Alexandra Amado '14
I spent a semester researching in the Gladfelter Anthropology Lab. My time there was immensely rewarding, but at times profoundly confusing. There are so many artifacts and so many stories to tell that sometimes I felt completely overwhelmed. There are more people that have come in and out of the lab over the past 50 plus years than I can list. The lab’s history came to me in pieces, most of the information being stored solely in the mind of the former Senior Lab Technician, Muriel Kirkpatrick. She has dedicated her life to the preservation of these artifacts, and I wouldn’t have been able to do any of this research without her.
This piece is the culmination of my work in the lab. It isn’t a formal paper. It doesn’t have a single narrative thread because creating one would take many more years of research and would honestly be a bit disingenuous to the place. The artifacts are spread out over two floors and many cabinets. The history isn’t straightforward and the personal collides with the impersonal in a way only someone’s life work can do. Looking at all the beautiful artifacts, you begin to understand why someone would spend years collecting and documenting them.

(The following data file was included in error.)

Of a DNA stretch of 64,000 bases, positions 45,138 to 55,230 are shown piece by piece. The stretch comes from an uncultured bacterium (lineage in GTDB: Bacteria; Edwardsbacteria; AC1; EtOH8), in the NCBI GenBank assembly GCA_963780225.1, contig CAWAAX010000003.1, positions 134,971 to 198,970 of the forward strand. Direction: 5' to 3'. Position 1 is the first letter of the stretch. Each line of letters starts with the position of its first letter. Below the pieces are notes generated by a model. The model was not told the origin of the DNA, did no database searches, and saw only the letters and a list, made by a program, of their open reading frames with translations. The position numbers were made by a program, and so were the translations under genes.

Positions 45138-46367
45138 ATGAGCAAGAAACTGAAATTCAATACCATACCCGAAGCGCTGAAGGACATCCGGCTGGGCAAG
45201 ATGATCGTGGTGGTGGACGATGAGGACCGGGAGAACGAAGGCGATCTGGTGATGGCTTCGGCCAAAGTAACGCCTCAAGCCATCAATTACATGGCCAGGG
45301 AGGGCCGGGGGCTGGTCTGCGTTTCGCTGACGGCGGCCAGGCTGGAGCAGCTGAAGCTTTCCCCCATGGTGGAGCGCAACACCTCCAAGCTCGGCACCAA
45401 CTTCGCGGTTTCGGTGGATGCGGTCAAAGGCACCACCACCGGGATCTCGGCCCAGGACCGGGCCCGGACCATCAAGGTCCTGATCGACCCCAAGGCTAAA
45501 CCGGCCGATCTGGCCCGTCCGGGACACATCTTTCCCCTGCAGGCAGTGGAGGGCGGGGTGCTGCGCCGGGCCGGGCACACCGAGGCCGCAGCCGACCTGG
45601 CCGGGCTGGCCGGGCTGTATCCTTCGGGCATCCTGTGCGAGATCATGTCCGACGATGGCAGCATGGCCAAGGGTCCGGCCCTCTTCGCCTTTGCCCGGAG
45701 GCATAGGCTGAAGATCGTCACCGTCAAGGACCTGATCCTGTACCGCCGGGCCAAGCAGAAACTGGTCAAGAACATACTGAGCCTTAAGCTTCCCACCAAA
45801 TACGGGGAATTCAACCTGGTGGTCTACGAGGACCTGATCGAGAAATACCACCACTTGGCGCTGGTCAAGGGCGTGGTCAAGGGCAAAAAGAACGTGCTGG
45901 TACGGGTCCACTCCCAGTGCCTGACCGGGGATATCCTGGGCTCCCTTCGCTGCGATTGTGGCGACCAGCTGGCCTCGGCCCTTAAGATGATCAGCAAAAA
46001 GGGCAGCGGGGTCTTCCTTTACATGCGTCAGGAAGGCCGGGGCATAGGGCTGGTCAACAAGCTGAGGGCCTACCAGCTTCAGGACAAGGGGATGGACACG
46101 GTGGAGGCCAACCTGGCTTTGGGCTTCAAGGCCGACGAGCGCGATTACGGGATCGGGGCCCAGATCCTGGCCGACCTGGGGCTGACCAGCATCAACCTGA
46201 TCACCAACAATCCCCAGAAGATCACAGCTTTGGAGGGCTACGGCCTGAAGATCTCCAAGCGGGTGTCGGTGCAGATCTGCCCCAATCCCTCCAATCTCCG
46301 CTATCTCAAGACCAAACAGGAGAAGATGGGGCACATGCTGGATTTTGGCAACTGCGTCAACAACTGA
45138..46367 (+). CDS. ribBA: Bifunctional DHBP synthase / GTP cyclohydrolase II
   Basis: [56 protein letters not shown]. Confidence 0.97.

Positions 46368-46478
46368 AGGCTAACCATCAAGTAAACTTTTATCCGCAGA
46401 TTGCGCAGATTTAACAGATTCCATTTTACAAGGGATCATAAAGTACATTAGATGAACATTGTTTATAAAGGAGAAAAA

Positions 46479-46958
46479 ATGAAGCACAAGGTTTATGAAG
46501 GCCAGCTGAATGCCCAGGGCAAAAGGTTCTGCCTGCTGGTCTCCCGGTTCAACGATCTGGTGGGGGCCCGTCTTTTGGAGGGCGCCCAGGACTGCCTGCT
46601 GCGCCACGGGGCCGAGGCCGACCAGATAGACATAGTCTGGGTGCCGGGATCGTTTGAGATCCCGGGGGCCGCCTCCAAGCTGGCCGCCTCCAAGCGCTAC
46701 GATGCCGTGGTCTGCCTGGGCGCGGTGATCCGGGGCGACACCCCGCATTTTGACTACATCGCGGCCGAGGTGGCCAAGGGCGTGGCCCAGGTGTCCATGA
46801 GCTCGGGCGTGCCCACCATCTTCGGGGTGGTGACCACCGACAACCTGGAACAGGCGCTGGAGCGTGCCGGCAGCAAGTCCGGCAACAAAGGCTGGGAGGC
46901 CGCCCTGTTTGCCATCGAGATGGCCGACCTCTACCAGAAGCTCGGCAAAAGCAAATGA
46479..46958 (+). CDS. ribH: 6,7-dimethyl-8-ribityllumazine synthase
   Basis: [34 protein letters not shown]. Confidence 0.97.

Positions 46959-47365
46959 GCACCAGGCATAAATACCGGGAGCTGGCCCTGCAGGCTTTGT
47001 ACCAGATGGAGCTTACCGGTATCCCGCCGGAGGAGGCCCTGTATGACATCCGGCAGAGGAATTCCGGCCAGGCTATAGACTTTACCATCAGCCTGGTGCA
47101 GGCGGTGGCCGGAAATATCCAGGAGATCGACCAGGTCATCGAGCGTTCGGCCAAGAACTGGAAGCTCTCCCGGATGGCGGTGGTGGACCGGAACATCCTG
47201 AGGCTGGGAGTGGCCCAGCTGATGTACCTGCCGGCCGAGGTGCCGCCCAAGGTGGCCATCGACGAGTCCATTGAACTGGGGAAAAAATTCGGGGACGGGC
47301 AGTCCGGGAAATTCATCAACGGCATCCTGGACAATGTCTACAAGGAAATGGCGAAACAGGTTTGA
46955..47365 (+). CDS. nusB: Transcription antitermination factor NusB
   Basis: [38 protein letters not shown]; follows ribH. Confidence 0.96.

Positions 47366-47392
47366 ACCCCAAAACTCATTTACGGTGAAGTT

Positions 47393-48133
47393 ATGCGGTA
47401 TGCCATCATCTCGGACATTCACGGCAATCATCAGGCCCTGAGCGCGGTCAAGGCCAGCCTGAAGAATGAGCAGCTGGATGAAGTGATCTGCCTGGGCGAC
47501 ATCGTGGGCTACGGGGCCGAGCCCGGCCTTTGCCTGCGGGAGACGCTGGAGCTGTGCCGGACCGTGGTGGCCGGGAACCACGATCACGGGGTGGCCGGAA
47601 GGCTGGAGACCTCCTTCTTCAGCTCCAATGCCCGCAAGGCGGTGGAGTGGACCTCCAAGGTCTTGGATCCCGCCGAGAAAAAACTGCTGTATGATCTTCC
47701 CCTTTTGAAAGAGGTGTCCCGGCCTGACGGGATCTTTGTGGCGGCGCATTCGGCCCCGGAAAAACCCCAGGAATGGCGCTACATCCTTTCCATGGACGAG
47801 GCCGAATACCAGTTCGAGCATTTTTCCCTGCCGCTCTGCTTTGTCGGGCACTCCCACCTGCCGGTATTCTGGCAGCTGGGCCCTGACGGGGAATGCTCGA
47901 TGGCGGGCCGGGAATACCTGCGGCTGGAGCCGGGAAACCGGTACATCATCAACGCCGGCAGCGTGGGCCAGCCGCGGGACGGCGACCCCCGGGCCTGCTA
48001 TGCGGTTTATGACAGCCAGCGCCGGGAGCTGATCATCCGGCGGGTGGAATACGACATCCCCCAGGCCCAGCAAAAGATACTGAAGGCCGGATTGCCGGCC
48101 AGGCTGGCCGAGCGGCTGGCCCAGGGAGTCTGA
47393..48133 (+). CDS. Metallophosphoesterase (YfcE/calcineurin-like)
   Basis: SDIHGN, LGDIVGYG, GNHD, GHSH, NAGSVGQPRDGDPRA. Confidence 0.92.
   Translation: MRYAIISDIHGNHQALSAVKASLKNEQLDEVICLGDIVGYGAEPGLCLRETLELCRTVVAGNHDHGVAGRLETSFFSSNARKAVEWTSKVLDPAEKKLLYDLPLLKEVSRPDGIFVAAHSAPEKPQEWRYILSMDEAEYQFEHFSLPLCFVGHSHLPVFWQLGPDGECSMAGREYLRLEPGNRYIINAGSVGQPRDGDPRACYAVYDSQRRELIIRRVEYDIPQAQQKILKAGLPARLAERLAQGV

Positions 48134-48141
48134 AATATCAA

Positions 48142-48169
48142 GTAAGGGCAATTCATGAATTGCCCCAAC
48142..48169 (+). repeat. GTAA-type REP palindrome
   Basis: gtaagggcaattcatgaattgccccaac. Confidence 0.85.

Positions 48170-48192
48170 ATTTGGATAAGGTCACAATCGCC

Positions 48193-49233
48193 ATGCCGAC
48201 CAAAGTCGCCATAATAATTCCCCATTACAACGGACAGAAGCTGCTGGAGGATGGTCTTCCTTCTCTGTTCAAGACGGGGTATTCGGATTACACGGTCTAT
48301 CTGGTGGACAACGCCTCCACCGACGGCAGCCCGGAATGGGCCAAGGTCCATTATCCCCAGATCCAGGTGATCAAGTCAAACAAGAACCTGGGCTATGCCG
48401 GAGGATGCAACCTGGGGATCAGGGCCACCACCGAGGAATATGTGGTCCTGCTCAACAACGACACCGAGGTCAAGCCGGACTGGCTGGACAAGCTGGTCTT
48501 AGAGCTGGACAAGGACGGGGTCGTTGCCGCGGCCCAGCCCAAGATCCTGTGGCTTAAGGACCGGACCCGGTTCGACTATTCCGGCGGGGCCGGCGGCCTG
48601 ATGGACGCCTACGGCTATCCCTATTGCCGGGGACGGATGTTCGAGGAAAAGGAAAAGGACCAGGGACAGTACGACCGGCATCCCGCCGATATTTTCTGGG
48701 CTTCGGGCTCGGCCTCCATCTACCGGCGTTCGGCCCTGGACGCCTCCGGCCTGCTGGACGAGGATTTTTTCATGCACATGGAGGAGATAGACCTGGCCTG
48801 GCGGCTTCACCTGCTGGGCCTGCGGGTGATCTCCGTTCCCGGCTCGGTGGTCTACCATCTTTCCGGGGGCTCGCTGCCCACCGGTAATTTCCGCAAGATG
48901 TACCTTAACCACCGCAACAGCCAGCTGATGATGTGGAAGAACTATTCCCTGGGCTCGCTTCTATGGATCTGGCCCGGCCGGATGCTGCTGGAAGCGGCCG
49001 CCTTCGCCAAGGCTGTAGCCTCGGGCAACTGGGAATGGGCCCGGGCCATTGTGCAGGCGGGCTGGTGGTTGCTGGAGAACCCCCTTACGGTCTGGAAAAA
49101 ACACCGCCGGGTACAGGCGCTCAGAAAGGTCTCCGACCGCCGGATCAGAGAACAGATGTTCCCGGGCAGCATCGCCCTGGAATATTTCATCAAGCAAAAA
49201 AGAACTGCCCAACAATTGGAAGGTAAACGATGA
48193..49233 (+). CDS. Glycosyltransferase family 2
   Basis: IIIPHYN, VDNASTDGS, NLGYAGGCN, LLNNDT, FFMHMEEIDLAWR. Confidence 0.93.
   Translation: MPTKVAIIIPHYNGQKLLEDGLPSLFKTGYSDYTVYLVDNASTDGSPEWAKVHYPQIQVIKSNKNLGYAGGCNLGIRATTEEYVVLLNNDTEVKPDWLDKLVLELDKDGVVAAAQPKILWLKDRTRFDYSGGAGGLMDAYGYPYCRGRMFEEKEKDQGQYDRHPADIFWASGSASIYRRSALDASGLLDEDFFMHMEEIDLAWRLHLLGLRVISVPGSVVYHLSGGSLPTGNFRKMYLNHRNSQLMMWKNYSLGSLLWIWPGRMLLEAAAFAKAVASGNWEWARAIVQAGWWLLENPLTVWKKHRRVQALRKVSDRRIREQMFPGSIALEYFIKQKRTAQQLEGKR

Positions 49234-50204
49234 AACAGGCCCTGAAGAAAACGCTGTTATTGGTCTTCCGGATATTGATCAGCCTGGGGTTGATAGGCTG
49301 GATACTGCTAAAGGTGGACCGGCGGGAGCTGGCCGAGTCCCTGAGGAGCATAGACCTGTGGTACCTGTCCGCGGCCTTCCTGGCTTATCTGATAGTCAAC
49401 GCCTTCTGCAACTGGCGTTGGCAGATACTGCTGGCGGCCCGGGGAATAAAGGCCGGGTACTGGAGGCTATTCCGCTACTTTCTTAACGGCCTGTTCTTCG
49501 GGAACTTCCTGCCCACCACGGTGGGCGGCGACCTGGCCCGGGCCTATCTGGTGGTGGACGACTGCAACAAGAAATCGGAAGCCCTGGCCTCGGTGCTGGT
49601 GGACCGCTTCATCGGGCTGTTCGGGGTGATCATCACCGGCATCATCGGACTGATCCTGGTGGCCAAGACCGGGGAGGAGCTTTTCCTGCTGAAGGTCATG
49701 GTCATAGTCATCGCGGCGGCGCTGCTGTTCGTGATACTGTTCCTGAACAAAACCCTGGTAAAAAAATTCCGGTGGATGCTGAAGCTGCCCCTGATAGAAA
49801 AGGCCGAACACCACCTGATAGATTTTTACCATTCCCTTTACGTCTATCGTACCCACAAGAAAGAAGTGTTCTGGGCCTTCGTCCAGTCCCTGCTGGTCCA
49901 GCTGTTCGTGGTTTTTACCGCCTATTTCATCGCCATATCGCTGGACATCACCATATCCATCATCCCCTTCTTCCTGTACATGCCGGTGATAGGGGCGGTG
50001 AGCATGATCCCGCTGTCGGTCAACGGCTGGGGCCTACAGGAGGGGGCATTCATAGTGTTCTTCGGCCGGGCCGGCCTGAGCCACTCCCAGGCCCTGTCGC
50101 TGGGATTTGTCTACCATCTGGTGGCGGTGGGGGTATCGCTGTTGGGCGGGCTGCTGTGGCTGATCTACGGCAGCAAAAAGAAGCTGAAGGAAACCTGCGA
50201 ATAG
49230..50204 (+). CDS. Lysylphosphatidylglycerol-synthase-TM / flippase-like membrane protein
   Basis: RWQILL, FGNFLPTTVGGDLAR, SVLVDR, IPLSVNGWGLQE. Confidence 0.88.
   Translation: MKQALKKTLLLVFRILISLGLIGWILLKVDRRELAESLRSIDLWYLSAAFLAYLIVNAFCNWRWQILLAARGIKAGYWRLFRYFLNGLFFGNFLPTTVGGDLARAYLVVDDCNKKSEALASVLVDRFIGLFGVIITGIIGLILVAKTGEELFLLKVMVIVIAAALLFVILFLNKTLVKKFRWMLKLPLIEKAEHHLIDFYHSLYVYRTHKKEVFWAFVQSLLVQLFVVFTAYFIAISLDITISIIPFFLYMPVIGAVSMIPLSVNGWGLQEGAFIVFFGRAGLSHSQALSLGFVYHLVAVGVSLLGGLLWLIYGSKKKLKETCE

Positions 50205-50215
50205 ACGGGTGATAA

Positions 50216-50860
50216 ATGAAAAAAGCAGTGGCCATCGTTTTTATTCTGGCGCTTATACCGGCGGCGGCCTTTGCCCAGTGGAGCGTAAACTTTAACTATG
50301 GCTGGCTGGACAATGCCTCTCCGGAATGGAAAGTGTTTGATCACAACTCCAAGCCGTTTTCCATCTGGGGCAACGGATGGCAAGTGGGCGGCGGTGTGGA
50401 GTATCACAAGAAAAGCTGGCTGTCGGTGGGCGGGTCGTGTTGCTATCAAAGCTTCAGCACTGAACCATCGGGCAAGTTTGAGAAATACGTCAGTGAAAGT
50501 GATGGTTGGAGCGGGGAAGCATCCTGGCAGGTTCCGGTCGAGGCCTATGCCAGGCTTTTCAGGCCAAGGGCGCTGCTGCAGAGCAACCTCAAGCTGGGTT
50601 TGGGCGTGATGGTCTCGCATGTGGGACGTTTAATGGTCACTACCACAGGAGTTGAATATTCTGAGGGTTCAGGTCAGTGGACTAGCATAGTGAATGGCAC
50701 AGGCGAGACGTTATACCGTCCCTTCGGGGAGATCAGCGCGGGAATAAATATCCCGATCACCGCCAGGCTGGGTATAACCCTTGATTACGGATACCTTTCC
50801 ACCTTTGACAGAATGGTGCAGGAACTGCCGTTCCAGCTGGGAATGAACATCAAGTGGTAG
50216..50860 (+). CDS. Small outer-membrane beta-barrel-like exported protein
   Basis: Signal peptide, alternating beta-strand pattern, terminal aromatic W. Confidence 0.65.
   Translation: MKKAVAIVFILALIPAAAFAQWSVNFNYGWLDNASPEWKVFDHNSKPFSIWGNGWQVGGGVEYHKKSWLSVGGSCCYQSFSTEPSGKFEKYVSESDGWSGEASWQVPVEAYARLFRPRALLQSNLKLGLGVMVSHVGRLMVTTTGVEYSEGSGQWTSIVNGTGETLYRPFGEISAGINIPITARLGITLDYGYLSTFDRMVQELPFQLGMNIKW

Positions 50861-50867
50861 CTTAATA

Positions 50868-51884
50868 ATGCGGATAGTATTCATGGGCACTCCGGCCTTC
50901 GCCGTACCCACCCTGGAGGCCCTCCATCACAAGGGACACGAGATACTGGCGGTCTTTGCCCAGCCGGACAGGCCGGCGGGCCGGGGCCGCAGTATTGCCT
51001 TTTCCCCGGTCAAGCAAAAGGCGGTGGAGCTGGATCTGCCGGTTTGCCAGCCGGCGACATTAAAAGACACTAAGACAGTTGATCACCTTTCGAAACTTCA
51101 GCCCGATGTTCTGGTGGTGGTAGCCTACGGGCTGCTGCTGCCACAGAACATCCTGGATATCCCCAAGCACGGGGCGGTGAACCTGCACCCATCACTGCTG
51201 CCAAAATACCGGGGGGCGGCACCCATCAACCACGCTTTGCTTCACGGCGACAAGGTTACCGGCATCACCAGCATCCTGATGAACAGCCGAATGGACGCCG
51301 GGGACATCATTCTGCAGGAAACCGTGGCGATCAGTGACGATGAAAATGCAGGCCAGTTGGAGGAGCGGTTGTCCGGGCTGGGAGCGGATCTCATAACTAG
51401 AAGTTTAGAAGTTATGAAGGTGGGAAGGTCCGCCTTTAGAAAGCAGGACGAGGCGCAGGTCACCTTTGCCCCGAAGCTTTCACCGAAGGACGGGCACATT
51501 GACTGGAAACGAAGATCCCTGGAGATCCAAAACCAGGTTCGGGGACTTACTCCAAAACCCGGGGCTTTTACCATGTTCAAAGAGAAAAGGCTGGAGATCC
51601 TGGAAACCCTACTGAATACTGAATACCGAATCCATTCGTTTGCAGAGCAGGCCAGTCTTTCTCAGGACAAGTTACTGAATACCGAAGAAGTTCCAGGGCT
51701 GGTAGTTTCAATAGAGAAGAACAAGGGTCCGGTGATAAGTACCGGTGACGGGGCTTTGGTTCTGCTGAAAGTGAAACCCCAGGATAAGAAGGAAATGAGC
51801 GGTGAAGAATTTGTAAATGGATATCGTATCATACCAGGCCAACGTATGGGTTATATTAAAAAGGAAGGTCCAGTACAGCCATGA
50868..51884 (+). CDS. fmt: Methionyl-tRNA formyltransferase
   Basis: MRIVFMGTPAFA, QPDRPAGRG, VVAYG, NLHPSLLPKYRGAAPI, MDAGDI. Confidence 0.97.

The sections of this piece are all different but work together to tell the story of my experience in the labs and some of the threads I uncovered. Some sections are my impressions or feelings about specific topics, others are details of things that have happened inside and outside of the lab. Some sections are paraphrasing of articles I have read and other are direct copies of letters and list I found in files from the lab.
This is by no means a complete history, but I tried my best to include most of the compelling and extraordinary histories of the lab and the people that affected it.